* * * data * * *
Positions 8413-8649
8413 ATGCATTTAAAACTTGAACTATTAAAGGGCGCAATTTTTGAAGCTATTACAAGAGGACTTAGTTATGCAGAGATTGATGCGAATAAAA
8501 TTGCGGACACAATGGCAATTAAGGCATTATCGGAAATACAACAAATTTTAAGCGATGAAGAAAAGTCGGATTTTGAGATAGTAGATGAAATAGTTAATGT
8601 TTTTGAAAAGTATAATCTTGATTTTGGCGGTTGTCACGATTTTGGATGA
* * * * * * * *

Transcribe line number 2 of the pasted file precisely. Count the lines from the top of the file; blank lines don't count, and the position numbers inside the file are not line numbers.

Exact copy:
8413 ATGCATTTAAAACTTGAACTATTAAAGGGCGCAATTTTTGAAGCTATTACAAGAGGACTTAGTTATGCAGAGATTGATGCGAATAAAA